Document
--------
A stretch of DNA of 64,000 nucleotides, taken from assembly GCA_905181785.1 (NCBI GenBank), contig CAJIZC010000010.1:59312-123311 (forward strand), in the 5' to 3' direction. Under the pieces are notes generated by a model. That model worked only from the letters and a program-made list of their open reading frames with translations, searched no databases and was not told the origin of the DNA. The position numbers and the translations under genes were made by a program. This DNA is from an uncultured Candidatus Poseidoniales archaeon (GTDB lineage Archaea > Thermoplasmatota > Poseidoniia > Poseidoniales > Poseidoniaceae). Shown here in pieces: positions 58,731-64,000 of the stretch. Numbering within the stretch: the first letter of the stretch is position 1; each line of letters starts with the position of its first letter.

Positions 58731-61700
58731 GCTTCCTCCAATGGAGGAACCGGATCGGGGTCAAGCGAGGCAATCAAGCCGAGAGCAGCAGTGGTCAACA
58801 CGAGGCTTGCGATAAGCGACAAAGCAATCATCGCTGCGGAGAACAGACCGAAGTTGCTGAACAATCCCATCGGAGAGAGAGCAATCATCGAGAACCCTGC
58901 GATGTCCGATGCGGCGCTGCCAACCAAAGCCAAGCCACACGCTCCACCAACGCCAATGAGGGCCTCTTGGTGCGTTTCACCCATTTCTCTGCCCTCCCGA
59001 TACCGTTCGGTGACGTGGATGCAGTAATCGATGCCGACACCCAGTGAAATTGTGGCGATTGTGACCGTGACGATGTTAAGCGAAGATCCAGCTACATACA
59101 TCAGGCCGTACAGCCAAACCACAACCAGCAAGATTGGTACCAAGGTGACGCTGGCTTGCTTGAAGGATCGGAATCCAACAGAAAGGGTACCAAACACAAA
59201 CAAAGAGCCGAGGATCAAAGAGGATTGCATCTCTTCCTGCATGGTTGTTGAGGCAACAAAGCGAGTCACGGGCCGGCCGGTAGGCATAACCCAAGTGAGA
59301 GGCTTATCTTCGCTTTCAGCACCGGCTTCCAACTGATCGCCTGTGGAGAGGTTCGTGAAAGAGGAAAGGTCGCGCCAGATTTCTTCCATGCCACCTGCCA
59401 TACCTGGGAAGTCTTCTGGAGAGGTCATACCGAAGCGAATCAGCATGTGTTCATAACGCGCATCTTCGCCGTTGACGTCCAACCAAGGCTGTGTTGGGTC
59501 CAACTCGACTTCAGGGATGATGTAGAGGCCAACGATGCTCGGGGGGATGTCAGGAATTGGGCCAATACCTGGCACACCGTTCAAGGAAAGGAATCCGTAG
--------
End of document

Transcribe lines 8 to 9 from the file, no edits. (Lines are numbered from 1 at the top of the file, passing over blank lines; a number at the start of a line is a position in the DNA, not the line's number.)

59201 CAAAGAGCCGAGGATCAAAGAGGATTGCATCTCTTCCTGCATGGTTGTTGAGGCAACAAAGCGAGTCACGGGCCGGCCGGTAGGCATAACCCAAGTGAGA
59301 GGCTTATCTTCGCTTTCAGCACCGGCTTCCAACTGATCGCCTGTGGAGAGGTTCGTGAAAGAGGAAAGGTCGCGCCAGATTTCTTCCATGCCACCTGCCA